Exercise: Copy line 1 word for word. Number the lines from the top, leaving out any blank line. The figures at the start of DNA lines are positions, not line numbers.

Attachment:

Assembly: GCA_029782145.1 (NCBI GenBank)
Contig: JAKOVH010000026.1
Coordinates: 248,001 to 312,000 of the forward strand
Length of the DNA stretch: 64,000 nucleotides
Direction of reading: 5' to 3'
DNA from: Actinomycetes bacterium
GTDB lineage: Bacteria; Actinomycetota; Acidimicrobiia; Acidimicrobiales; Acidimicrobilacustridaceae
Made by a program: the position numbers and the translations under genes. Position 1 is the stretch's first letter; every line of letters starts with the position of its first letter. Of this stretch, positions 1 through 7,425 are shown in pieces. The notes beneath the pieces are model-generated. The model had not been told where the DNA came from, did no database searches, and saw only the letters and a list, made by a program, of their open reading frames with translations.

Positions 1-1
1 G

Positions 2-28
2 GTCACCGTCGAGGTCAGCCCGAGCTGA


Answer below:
Assembly: GCA_029782145.1 (NCBI GenBank)